This technical guidance identifies ten policy objectives to prevent and manage COVID-19 infections in long-term care services. It includes proposed actions and examples from across Europe and aims to help decision-makers, policy-makers and national or regional health authorities as they seek ways to prevent and manage the COVID-19 pandemic in long-term care services. The focus is on older people above the age of 65 years who use long-term care services in their homes, day centres or residential homes and nursing homes. The 10 policy objectives cover: Prioritizing the maintenance of LTC services; Mobilizing additional funds; Implementing prevention and control standards; Implementing safety measures that recognise the mutual benefits of the safety of people receiving and providing LTC services; Prioritizing testing, tracing and monitoring the spread of COVID-19; Securing staff and resources; Scaling up support for family caregivers; Coordinate between services; Secure access to dignified palliative care services; and Prioritize the well-being of people receiving and providing LTC services.

Last updated on hub: 28 May 2020

Surviving the pandemic: new challenges for adult social care and the social care market. Discussion paper

Institute of Public Care

This discussion paper looks at how councils have avoided the predicted collapse over the period of austerity and highlights new problems that have emerged during the coronavirus (Covid -19) pandemic. Drawing on the authors previous papers, it explores these new problems facing providers of care homes and home care, and asks how the care provider sector can survive after the pandemic. It identifies the risk to the care provider market and the need for councils to find ways of managing increased demand.

Last updated on hub: 06 May 2020

Temporary funding for adult social care providers during the Covid-19 Crisis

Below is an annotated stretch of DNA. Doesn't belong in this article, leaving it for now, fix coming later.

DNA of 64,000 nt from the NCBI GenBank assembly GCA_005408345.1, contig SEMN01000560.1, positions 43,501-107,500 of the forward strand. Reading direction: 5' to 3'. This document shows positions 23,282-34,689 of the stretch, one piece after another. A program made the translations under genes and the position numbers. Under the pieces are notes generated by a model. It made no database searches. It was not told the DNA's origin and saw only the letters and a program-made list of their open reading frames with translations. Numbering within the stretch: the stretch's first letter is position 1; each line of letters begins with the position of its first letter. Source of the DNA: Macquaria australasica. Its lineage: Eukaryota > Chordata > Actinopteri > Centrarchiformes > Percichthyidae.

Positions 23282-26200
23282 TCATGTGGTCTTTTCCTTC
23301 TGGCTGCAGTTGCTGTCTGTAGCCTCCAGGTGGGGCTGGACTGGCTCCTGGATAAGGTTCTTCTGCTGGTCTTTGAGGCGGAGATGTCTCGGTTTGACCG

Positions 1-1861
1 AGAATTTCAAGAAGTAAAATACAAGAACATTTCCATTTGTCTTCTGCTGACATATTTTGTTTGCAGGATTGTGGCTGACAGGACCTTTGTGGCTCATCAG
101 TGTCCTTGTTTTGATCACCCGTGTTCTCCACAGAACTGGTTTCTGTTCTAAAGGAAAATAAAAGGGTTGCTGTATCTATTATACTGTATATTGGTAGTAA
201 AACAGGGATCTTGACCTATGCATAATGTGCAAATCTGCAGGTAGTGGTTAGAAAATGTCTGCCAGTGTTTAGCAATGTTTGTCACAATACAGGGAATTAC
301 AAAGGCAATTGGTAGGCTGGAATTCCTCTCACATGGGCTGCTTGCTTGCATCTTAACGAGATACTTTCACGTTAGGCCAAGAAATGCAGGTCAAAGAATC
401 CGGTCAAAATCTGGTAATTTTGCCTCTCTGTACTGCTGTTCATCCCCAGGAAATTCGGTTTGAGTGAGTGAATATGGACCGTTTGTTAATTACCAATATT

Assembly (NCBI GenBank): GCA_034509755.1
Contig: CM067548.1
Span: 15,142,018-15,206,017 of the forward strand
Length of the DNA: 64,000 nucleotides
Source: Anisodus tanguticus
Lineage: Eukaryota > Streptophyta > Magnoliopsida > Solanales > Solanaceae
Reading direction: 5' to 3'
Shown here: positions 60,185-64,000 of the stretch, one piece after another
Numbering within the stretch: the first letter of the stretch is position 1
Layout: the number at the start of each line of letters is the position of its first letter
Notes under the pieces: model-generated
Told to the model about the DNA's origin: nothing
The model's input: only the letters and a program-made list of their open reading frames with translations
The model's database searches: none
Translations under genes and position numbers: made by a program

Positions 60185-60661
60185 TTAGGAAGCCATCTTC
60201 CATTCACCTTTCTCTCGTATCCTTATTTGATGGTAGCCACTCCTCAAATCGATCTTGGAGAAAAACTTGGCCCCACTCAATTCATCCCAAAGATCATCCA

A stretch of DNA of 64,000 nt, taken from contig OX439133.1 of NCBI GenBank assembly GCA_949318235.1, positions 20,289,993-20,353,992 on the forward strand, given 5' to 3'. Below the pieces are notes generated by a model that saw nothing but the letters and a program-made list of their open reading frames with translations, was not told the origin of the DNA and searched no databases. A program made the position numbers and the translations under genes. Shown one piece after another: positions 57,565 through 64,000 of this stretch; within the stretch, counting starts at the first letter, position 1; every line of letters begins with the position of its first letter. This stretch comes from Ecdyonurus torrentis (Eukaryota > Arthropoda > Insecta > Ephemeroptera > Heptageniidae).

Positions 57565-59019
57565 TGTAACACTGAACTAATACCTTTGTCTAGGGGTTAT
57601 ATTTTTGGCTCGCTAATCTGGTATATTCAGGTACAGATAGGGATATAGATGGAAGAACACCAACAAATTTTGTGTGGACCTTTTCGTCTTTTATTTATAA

Local Government Association

This joint statement from the Local Government Association and the Association of Directors of Adult Social Services focuses on stabilising the adult social care market during the coronavirus (Covid-19) pandemic. It provides a framework for the consideration of the locally determined temporary funding of social care providers during the Covid-19 crisis and provides information to help councils who have not yet been able to agree what level of temporary additional support providers in their local area will need.

Last updated on hub: 14 April 2020

The practical steps local authorities are taking to support local social care providers

Association of Directors of Adult Social Services

This summary sets out some of the measures that local authorities have put in place to support care home and home care providers, ensure their stability and safeguard care and support during the COVID-19 pandemic. It focuses on the financial support and practical support being offered to social care providers.

Last updated on hub: 29 May 2020

The safe use of medication during the COVID-19 pandemic

Scottish Social Services Council

A guide for social care workers supporting people at home or in a care home. It offers support, information and resources for social care workers who have the responsibility to carry out one or more of the following types of support: prompt – remind someone to take their medication using their preferred communication method; assist – help someone who manages their own medication with physical tasks like opening bottles, at their request; administer medication – prepare the right medication, at the right time and support a person to take it in the right way in line with their care or support plan and advice from the prescriber or pharmacist.

Last updated on hub: 18 September 2020

Verification of Expected Death (VOED) with clinical remote support: guidance for adult social care workers: consultation version

Skills for Care

This guidance is primarily for adult social care providers in residential and community settings, outlining the process and procedures for verifying an expected death with remote clinical support. It is designed to support decision making within local systems and explains how to prepare to verify an expected death with remote support. The Coronavirus Act 2020 and recent government guidance makes special arrangements for verifying an expected death with clinical remote support in a community setting, such as care homes, supported living accommodation or when a person receives care in their own home. The guide covers: what providers and managers need to think about beforehand to inform decision making about verifying expected death with clinical remote support and who to involve; information to support decision making of whether care staff will verify a person’s death with remote support; the process of verifying an expected death with remote support; what to consider after the process, care of the deceased and the family and the importance of employee wellbeing and support for those involved, including sources of support.

Last updated on hub: 06 July 2020